Now referring to FIG. 25, a second embodiment of the wrist mount apparatus of the present invention is shown having base 32 attached to a wrist of a wearer via restraining strap 40. Base 32 and restraining strap 40 function in the identical way which has heretofore been described in conjunction with the first embodiment. The primary difference between the first and second embodiment lies in the manner in which transducer platform is moved from its first position to its second position thereby being switched between windows 44, 46 respectively. As was mentioned in conjunction with the first embodiment, transducer platform 34 in that embodiment, is adapted to move between windows 44, 46 by way of lateral movement along coupling retaining pin 55. In contrast to that method, in the second embodiment, transducer platform 34 is adapted to move between windows 44, 46 by way of pivoting about axis 146 by way of internal pivot mechanism (not shown). Accordingly, it can be seen in conjunction with FIGS. 25 and 26, that when the second embodiment of the wrist mount apparatus of the present invention is fastened to the wrist of a wearer, and transducer platform 34 is positioned over first window 44 (see FIG. 25), artery 104 can be palpated through window 46 to ensure that base 32 is properly positioned. After manual palpation takes place, transducer platform 34 is pivoted about axis 146 to thereby position sensor head (sensor head not shown) over window 46. It is seen in conjunction with FIGS. 27 through 29 that once sensor 48 is positioned over window 46, it can be passed through window 46 thereby contacting the tissue directly over radial artery 104. As sensor 48 is depressed into the tissue overlying radial artery 104, radial artery 104 will applanate. Thus it can be seen, in conjunction with FIGS. 25 through 29, that the second embodiment of the present invention is effective for operating on either the right or the left wrist of a wear and also effective for positioning a sensor over any artery of interest for the purpose of applanating the artery.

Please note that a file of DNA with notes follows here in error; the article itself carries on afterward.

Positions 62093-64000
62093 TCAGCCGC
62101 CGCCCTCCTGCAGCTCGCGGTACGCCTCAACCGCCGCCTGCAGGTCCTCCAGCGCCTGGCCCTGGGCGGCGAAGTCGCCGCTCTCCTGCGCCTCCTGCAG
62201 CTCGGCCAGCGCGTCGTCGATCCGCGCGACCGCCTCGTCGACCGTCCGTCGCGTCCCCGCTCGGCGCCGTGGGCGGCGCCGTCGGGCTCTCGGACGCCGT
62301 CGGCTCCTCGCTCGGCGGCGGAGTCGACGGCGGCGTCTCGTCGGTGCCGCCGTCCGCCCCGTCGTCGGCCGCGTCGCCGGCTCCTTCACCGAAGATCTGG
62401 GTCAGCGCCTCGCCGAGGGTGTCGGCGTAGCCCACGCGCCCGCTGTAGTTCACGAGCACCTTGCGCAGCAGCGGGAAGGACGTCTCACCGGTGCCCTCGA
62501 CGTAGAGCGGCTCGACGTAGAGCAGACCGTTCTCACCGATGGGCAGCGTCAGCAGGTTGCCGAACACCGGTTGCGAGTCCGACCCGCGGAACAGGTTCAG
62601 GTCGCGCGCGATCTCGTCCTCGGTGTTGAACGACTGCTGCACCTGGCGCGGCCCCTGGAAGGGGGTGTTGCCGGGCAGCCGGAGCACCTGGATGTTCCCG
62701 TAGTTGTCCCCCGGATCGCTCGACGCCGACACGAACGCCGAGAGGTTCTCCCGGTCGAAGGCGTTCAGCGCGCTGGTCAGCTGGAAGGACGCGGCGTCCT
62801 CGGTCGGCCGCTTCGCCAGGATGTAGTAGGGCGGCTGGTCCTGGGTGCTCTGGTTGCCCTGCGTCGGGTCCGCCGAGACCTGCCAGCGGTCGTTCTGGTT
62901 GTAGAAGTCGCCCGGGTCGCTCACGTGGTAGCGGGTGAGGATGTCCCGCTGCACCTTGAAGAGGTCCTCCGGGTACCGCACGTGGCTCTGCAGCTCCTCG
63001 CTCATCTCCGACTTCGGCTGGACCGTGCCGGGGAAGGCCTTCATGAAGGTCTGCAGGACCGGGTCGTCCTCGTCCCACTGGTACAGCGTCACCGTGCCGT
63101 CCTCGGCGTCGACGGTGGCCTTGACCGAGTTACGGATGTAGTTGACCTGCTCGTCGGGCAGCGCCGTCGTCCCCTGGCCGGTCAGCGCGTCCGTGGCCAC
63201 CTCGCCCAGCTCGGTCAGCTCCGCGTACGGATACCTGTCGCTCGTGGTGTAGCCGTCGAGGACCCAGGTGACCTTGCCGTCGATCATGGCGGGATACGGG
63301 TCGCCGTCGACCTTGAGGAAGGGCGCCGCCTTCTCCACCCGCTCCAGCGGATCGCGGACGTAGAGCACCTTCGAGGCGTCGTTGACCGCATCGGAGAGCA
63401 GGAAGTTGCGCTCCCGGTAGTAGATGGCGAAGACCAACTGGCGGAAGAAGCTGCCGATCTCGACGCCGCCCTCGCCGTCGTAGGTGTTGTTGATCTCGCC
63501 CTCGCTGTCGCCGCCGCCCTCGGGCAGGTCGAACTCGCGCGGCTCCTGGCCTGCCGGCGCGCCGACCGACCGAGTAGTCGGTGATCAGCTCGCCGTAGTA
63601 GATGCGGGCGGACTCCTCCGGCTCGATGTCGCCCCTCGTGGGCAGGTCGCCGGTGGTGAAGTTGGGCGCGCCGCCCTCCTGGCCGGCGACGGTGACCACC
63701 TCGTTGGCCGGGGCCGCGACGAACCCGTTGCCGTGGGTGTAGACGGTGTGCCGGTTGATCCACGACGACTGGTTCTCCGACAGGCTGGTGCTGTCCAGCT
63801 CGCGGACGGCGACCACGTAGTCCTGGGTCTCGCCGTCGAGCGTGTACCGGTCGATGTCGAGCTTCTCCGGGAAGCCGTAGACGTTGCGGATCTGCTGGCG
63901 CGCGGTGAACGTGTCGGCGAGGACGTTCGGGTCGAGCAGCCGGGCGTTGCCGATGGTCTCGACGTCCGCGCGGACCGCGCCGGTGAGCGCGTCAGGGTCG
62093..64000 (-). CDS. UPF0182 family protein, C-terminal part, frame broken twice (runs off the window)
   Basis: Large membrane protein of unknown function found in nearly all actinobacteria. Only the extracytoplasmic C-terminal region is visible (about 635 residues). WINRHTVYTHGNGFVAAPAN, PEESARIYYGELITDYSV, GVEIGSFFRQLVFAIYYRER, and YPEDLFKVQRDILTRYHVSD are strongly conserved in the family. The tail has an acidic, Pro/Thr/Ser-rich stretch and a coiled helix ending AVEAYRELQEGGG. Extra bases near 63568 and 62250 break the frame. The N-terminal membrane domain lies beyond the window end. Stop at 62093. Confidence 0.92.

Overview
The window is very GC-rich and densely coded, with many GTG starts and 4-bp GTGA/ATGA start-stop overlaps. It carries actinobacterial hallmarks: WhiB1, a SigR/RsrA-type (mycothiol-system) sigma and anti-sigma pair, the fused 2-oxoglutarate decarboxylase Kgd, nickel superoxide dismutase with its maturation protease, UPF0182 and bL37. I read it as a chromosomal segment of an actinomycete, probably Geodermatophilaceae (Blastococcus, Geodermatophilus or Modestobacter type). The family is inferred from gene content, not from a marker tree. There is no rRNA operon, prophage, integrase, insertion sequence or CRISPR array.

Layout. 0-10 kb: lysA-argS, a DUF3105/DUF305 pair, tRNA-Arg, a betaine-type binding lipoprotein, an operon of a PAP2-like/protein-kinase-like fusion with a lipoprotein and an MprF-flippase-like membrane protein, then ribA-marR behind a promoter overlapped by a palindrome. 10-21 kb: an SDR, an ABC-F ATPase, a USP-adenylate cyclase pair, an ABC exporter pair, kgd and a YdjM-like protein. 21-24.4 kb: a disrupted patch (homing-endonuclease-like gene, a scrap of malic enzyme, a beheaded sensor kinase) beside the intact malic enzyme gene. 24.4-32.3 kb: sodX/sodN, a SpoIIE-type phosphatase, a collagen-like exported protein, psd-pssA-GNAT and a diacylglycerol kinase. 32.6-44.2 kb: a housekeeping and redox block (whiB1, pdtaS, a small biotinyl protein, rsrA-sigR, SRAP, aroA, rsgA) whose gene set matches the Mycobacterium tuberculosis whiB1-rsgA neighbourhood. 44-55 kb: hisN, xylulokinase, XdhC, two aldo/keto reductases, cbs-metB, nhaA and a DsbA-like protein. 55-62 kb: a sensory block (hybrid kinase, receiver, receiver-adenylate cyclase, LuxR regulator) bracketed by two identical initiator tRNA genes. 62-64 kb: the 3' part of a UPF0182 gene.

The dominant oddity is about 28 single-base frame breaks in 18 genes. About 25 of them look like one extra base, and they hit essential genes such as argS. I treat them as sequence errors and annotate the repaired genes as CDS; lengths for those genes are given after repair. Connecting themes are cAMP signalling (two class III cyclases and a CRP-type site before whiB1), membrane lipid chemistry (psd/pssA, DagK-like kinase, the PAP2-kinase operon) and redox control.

The foregoing detailed description shows that the preferred embodiments of the present invention are well suited to fulfill the objects of the invention. It is recognized that those skilled in the art may make various modifications or additions to the preferred embodiments chosen here to illustrate the present invention, without departing from the spirit of the present invention. Accordingly, it is to be understood that the subject matter sought to be afforded protection hereby should be deemed to extend to the subject matter defined in the appended claims, including all fair equivalents thereof.
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|U.S. Classification||600/485, 600/503|
|International Classification||A61B5/022, A61B5/0205, A61B5/021|
|May 14, 1991||AS||Assignment|
Owner name: IVAC CORPORATION, CALIFORNIA
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Effective date: 19910502